Nielsen, D.M. & Metha, A. (1999). Parental behavior and adolescent self-esteem in clinical and nonclinical samples. Adolescence, 29(115), 525-527.
Pierce, G.R., Sarason, BR. & Sarason, I.G. (1996). Cognitive interference: Theories, methods, and findings. Mahwah, NJ: Lawrence Erlbaum Associates.
Illusory thinking. What is illusory thinking? What are the two types of illusory thinking -- A a Please explain each type and give an example.
Illusory thinking can be fundamentally explained as a desire and an attempt to find order in random events which fundamentally have no order. Often times illusory thinking manifests in two ways: either the illusion of control or with a false illusory correlation. Gamblers commonly manifest the illusion of control, when in reality they are betting their money on events that are random, such as the roll of a dice. However, this belief of control is false as all the event taking place are completely subject to chance. For example, some gamblers might think that if it's raining or if they wear their lucky shoes, they might have a more profound chance of winning or leaving the casino with profits. However, this is completely false.
.....starting point for research, I am selecting Scenario Two: Police Interrogations and False Confessions. The reason why I am selecting scenario two is that I have some degree of familiarity with the subject, and am fascinated by the ways people behave under pressure from authority figures, particularly law enforcement. I am also interested in scenario three related to the psychological aspects of disaster preparedness, but am more interested and concerned with criminal justice generally. Therefore, I narrowed down my selection of the scenarios mainly because of personal interest and curiosity about the subject matter, which motivates my desire to conduct the research necessary to write a proposal and complete the report.
Scenario Two described involving false confessions raises several points about the ethics of criminal justice, and how officers lie in order to extract information from suspects or witnesses. That information should not be admissible in court but sometimes is…
psychological concepts. In some questions, specific scenarios were also given and we had to analyse them with reference to psychological concepts. Over all, this assignment broadened our knowledge of psychology and improved our thinking skills.
To answer this question, first we have to understand the meaning of gender. While sex refers to the biological differences between males and females, gender refers to the sociological differences between males and females. Gender however can be influenced by biological differences but it basically is a social phenomena. Gender differences can vary in different cultures and societies. For e.g. most of the females work in the U.S. But many women in Asian countries do not go to work. So if women and men were classified on basis of going to work, then women in U.S. would be very different from women in the Asian countries.
Let us now talk about gender roles. Gender roles…
Automatic Thoughts and Cognitive Behavioral Therapy
A primary objective of cognitive therapy is to identify some underlying patterns, thought processes, behaviors and assumptions within the patient that might light the way to the root of a cognitive dissonance. As we work with patients to uncover these dissonances, certain patterns occur commonly across a wide variant of disorders or dysfunctions. Among them, automatic thoughts are a common occurrence and can often reveal behavioral tendencies that contribute directly to one's condition. As the discussion here will show, automatic thoughts often play a large but unseen role in the negative emotions experienced by those suffering with various cognitive dissonances, disorders or dysfunctions.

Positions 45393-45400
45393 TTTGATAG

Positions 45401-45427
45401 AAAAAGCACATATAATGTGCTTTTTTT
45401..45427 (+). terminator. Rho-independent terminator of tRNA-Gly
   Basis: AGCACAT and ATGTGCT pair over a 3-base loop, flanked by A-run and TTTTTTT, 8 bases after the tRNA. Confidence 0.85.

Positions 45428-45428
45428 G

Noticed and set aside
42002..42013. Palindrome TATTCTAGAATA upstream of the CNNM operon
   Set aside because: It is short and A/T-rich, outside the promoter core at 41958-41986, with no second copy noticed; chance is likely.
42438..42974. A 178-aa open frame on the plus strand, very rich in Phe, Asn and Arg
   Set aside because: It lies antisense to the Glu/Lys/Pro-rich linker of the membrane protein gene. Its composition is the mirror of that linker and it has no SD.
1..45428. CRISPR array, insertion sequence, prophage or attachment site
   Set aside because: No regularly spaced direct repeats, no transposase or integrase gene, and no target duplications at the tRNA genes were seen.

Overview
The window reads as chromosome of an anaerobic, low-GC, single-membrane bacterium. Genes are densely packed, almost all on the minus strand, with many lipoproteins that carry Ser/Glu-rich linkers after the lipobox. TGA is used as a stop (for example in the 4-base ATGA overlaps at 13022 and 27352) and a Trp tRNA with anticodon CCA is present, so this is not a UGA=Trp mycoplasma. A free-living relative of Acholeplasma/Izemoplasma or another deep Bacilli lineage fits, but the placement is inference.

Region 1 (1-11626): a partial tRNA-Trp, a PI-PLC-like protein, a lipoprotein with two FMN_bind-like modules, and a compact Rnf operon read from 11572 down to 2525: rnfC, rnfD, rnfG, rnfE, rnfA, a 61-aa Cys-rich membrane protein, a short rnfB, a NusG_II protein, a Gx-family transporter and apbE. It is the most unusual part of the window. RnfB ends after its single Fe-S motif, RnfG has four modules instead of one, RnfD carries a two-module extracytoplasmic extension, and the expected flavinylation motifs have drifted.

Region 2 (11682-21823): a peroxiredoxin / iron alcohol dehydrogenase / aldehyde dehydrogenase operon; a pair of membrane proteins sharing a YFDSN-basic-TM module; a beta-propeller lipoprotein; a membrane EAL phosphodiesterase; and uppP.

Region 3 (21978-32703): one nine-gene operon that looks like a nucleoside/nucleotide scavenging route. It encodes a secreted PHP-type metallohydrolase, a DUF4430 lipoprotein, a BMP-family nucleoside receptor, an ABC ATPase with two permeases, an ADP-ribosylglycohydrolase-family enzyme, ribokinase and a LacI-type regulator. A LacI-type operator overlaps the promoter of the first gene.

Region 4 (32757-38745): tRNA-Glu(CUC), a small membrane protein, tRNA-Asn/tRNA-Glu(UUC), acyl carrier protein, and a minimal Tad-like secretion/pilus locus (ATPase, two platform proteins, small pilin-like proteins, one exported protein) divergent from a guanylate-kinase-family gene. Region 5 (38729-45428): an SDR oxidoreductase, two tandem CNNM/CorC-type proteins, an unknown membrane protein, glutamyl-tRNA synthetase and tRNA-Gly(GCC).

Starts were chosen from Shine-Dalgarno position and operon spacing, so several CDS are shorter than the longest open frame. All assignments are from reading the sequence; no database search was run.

Advantages and Disadvantages:
One of the primary advantages to identifying Automatic Thoughts and explaining them to the patient is the degree to which this will arm the patient with the awareness to begin combating his or her own dysfunctional tendencies. As…
Beck, J.S. (1995). Cognitive therapy: Basics and Beyond. Guilford Press.
Franklin, D.J. (2003). Cognitive Therapy for Depression. Psychology Information Online.
Little, N. (2011). Automatic thoughts. Insight Journal.
Leadership in Management
Provide an example of Cognitive dissonance in the workplace?
One example of a situation in which Cognitive dissonance might occur in the workplace could be found at Disney theme parks. Disney's hires a number of "actors" to wear costumes and play different roles at the park. These individuals are expected to "act" for long periods of time such as eight to ten hours in some cases. I can image that many of these actors who are not really princes and princesses in real life would experience some level of cognitive dissonance as a result of their roles with Disney.
How would you introduce motivational theory in an environment without making disruptive change or causing other problems (such as role overload)?
Some research has indicated that there are role overload moderates the direct effects of both self-efficacy and goal level on performance, such that these relationships are positive…
Brown, S., Jones, E., & Leigh, T. (2005). The Attenuating Effect of Role Overload on Relationships Linking Self-Efficacy and Goal Level to Work Performance. Journal of Applied Psychology, 972-979.